Sunday, December 20, 2015

Merry Christmas.... From the police?

We got a knock on our door at 9 PM tonight, after just getting back from (even more) Christmas shopping. I opened the door, and there was a Marshfield police officer standing there. At first I figured he was there about one of the addicts we work with ~ I thought maybe something had happened. He started talking to me and asked me if I remembered him ~ he took the report when our camping equipment was stolen this past summer. I invited him in, and figured they had found our camping equipment from this summer and were  returning it. Ben came out of the bedroom and the officer began talking to both of us. 

What happened next is honestly something I have never experienced in my life. He told us that they hadn't found the camping equipment, but he was there to wish us a marry Christmas, and apologized for coming so late. He started telling us that every year, the police department gives a card to people who are making a big impact on the community. He thanked us for everthing we do in the community  (which is ironic coming from an officer and all HE does ~ I felt like I should be telling him that), and said the police department wanted to let us know that our efforts and work are appreciated and much needed, then he handed us a Christmas card from the police department and wished us a merry Christmas. He stayed for about ten minutes chatting, and kept thanking us over and over again for what we do.

We were, to put it lightly ~ speechless. Just when we were going through  a time when we weren't sure if we were making enough of a difference, God sent a message to let us know that we are. We are so humbled and thankful ~ and it is an honor to be able to do what we do in the community for drug addicts, because God has put it on our hearts. The fact that God uses us to reach people despite how messed up are is something that we are thankful for every day, and that's why we give back. To be recognized for it is not expected, but it is very appreciated  and gives us the stamina to keep going even when things get hard. Knowing that other people see what we sometimes can't keeps us focused on God's calling and the path we need to stay on. .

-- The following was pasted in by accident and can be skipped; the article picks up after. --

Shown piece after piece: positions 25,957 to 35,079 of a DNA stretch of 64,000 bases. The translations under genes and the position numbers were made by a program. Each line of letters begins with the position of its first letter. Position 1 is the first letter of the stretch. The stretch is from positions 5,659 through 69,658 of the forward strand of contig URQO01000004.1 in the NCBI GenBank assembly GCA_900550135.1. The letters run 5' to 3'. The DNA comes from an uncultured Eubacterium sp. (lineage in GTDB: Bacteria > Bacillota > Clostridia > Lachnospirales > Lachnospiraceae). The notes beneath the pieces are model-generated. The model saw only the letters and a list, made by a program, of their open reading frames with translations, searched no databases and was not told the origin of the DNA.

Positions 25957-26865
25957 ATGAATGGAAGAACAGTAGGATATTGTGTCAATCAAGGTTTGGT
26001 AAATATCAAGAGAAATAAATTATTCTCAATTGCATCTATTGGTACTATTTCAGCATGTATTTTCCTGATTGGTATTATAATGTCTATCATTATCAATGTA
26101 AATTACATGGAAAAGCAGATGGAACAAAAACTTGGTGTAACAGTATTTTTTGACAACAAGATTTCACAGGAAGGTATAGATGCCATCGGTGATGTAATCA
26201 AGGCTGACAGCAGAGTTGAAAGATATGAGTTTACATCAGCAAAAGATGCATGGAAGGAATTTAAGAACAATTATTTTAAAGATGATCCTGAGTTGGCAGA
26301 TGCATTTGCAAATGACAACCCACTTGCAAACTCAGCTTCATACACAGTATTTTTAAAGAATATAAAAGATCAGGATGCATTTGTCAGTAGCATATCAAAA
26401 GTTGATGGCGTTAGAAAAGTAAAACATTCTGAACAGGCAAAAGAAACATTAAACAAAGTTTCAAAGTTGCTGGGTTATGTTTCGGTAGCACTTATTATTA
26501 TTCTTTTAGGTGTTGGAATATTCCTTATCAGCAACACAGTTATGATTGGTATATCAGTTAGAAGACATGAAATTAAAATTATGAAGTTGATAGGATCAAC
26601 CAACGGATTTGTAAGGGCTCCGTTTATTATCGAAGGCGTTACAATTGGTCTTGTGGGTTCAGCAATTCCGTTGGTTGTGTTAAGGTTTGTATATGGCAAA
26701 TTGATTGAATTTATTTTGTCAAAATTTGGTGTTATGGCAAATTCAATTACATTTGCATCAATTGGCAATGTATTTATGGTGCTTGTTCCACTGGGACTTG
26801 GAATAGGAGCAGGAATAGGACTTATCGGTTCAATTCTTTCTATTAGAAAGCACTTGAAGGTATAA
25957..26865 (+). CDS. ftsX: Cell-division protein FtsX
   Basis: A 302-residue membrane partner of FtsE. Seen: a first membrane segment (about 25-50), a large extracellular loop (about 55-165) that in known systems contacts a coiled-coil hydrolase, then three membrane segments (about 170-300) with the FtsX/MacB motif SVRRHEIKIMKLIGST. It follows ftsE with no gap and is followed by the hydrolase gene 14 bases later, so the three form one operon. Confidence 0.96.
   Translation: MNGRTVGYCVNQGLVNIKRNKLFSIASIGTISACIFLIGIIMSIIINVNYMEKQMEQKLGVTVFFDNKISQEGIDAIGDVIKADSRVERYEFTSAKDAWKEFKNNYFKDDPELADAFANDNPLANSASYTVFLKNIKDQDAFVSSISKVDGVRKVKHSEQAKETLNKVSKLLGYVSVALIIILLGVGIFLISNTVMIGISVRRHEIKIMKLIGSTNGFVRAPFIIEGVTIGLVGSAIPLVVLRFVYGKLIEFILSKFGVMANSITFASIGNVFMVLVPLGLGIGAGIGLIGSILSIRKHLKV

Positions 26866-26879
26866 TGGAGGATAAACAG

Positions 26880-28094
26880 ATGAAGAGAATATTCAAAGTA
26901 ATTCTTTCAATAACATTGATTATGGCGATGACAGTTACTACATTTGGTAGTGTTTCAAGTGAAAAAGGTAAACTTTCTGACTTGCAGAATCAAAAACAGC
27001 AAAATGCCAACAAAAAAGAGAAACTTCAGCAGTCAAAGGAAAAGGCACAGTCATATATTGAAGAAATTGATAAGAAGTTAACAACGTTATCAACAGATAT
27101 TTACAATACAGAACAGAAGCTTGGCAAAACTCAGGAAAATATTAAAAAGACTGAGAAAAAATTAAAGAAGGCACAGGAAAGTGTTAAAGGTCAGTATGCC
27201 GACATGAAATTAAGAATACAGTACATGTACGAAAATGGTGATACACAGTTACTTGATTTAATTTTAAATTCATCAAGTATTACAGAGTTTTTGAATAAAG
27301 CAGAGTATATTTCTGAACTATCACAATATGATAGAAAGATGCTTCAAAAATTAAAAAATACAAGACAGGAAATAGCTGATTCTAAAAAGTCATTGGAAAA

God is good, and he knows just when to send a pick me up to the weary. He knows how to encourage us in ways that no human could ever know. By  the way, God sure has a sense of humor. Ten years ago, if the police were knocking on my door at 9pm (or at all for that matter), it would have been to arrest me. In fact, I probably would have ran as soon as I opened the door. To have a uniformed officer hand deliver a Christmas card and thank us for our work in the community is a hilarious display of just how much God can change your circumstances. He is good ~ he is SO good! Trust me when I say that he can change your life in an instant beyond your wildest dreams! From being a drug addicted criminal to working alongside the police force and getting Christmas cards hand delivered by them ~ God can do far beyond what we could ever ask or think!

Thursday, December 10, 2015

The last time....

I am one of those mothers who stills sees my 3 year old son as "my baby". To me, he is still little. I am one of those mothers who did "attachment parenting"- breastfeeding, holding and comforting him when he cries instead of trying to "toughen him up", I am almost NEVER away from him (in fact, he is going with me and my husband on a marriage retreat next month even though it was recommended that we get a sitter because I just can't bear the thought of parting from him that long), and he slept in our bed with us for his first year, and still does sometimes now. I carried him everywhere when he was an infant, and refused to let him "cry it out". People would tell me to let him grow up, but I cherished those baby moments. Due to the fact that there is a ten year age gap between him and my next youngest child, I am very aware that the baby stage passes all too quickly, and I wanted to hang onto every moment that I could. And I still do.